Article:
Given the rapid rate of innovation in the software field, the costs of obsolete systems are usually much higher than most people realize. The only way to know for sure is to estimate that cost.
Some things in life are inevitable: death, taxes, and obsolete software. For extreme examples of obsolete software see this article by Kenneth Corbin: U.S. CIO aims to cut legacy spending, proposes IT modernization. While technologies fall out of favor, companies change, their markets grow, they are familiar with their software and may hang onto it long past its prime. Though there are many reasons not to change enterprise software, possibly the biggest is inertia. If it isn’t broken, why fix it?
The cost of not replacing old software must be estimated to answer the above question, especially for systems that have been in place for more than ten years. This cost is often much higher than expected and is incurred every year. Start the process by estimating the common costs of obsolete software listed below:
- Revenue. Would new software enable the selling of new services or products that can’t be provided with the current system? That missed revenue is a cost.
- Profit. Would new software increase profit by:
- Allowing more to be charged for existing services, e.g. because they are done faster or with greater precision?
- Allow costs to be cut, e.g. by reducing process steps?
- Growth. Is organizational growth being constrained by obsolete software? For example, is the company unable to tackle markets in new locations because of software limits? See an example of how software limitations played a significant part in the failure of Target’s expansion in Canada, ultimately costing them over $7 billion.
- Retention. Will the new system better retain customers, e.g. with faster service? If your market is online, would the new software reduce abandoned shopping carts?
- Information quality & currency. Today, business runs on information which must be comprehensive and current. Obsolete systems don’t capture information in the detail required and are slow in providing it to other systems. For example, a batch job may only run at night, yet the business needs the information in real time.
- Support costs. Complex systems cost more to maintain than simpler systems, e.g. needing more admins, developers and help desk resources. Newer systems tend to cost significantly less to run because many of those complexities have been eliminated with better software. What would the annual cost difference be?
- Training costs. The cost of training new users on obsolete systems can be high. For example, we were recently talking to a client who still used green screens. They complained that because the old software was so different to what was on the market today, it took more than four weeks to get new employees productive on those old but critical systems. With new employees every month, this is an ongoing cost for them.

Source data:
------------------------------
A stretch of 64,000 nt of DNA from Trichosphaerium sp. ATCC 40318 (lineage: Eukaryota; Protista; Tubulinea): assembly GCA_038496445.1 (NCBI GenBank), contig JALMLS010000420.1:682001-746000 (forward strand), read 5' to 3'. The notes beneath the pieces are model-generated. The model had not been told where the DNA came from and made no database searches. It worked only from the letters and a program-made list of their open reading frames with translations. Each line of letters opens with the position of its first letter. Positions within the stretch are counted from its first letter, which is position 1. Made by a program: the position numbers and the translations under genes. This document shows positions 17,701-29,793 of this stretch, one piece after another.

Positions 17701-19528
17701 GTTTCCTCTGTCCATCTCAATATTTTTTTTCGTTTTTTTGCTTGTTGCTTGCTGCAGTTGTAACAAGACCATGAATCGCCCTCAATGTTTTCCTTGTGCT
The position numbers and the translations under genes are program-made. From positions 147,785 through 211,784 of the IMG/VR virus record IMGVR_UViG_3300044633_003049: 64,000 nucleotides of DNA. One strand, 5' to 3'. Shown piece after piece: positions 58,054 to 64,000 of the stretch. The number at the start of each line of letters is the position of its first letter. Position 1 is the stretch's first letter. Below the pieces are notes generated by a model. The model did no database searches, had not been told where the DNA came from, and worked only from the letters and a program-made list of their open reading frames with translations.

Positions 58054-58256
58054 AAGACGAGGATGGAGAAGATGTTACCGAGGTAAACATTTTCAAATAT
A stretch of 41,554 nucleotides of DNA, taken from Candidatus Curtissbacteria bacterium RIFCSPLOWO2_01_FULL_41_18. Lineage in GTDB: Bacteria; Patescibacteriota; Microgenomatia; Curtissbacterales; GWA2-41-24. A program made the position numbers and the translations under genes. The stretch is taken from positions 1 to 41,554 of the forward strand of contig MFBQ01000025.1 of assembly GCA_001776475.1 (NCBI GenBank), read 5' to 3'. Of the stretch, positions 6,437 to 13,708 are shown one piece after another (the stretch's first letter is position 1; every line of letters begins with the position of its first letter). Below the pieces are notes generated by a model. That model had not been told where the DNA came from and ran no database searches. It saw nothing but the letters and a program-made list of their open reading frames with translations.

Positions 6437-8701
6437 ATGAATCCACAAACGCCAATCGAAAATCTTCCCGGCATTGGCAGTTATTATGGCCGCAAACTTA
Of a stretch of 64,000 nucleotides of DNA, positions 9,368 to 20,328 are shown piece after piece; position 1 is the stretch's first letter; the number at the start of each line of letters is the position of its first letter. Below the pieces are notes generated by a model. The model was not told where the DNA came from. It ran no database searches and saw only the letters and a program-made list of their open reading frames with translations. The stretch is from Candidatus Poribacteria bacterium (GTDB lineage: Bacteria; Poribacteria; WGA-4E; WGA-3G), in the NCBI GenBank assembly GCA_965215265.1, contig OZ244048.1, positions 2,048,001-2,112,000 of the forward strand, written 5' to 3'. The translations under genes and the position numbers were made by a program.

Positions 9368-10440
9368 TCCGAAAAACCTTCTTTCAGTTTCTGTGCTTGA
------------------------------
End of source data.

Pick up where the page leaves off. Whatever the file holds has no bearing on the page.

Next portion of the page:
- Business risk. Old software often runs on obsolete hardware. If that hardware fails, everything stops. You may struggle to find replacement hardware and technical skills for the repairs. Estimate the cost to the business of losing that system, and multiply it by the probability of the system failing.
- Integration costs. It will often be very expensive to integrate obsolete software into more modern systems. This cost is incurred either by having to pay more to write integration code or have data moved manually, e.g. via spreadsheets. Estimate the annual costs of integrating the old system with other new systems that are being deployed in the organization.
- Software maintenance. After about five years most companies will have spent more on software maintenance than they originally paid for the software. Also, many organizations pay for maintenance that never will be used. Estimate the annual costs for software maintenance, and subtract the maintenance costs for the replacement software or cloud service.
- Time & effort. Will the new software enable existing work to be done faster and with less effort?
- Productivity & efficiency. New software will usually enhance productivity & efficiency because of things like better user interfaces or improved workflows. Examine the anticipated productivity and efficiency gains from the new software, and estimate the annual cost of not having them.
- Processes. If the new software supports improved processes, what would these be worth?
- Quality. Would the new software allow earlier detection and correction of defects in your system or production? What would that add to the bottom line? What effect would that improvement in quality have on reducing customer churn?
- Reporting. Modern software usually has far better reporting capabilities than older software:
- Reducing the work needed to generate reports.
- Making reports available sooner, e.g. by not needing to wait for batch processes to complete or eliminating manual data massaging.
- Providing information that could not be reported on in the old system.
To estimate the cost of not replacing obsolete software, estimate the annual amounts for each item above that applies, along with those from any other situations particular to your organization. The total of all those items is an estimate of the annual cost of not replacing the software. The bigger this number, the more urgent replacing the obsolete software becomes.
By failing to examine the cost of not replacing obsolete software, you may be leaving a lot of money on the table. At a minimum, software that is older than ten years should go through this exercise, which should then be repeated every three years. The upside of replacing obsolete software is that some of the savings can find their way back into your pocket in the form of bonuses or promotions. You have a vested interest in taking a close look at that old software.
This article was originally published on CIO.com on June 2, 2016